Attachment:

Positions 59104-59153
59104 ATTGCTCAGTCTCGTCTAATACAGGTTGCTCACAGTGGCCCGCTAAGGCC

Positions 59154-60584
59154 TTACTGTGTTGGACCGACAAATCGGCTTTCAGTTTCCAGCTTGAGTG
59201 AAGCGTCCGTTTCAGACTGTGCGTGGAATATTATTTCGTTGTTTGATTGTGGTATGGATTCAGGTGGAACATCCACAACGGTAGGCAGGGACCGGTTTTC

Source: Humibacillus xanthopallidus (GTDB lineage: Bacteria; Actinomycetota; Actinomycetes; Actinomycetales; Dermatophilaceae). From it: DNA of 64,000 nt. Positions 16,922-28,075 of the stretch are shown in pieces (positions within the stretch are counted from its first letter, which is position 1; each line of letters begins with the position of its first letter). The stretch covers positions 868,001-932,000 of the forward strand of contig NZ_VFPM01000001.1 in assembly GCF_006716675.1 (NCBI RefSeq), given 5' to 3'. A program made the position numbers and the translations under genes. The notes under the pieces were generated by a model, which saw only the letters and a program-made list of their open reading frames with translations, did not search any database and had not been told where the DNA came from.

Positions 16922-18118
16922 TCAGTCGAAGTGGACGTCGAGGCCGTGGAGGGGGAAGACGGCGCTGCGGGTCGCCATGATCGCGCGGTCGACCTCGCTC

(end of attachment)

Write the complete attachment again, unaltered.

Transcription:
Positions 59104-59153
59104 ATTGCTCAGTCTCGTCTAATACAGGTTGCTCACAGTGGCCCGCTAAGGCC

Positions 59154-60584
59154 TTACTGTGTTGGACCGACAAATCGGCTTTCAGTTTCCAGCTTGAGTG
59201 AAGCGTCCGTTTCAGACTGTGCGTGGAATATTATTTCGTTGTTTGATTGTGGTATGGATTCAGGTGGAACATCCACAACGGTAGGCAGGGACCGGTTTTC

Source: Humibacillus xanthopallidus (GTDB lineage: Bacteria; Actinomycetota; Actinomycetes; Actinomycetales; Dermatophilaceae). From it: DNA of 64,000 nt. Positions 16,922-28,075 of the stretch are shown in pieces (positions within the stretch are counted from its first letter, which is position 1; each line of letters begins with the position of its first letter). The stretch covers positions 868,001-932,000 of the forward strand of contig NZ_VFPM01000001.1 in assembly GCF_006716675.1 (NCBI RefSeq), given 5' to 3'. A program made the position numbers and the translations under genes. The notes under the pieces were generated by a model, which saw only the letters and a program-made list of their open reading frames with translations, did not search any database and had not been told where the DNA came from.

Positions 16922-18118
16922 TCAGTCGAAGTGGACGTCGAGGCCGTGGAGGGGGAAGACGGCGCTGCGGGTCGCCATGATCGCGCGGTCGACCTCGCTC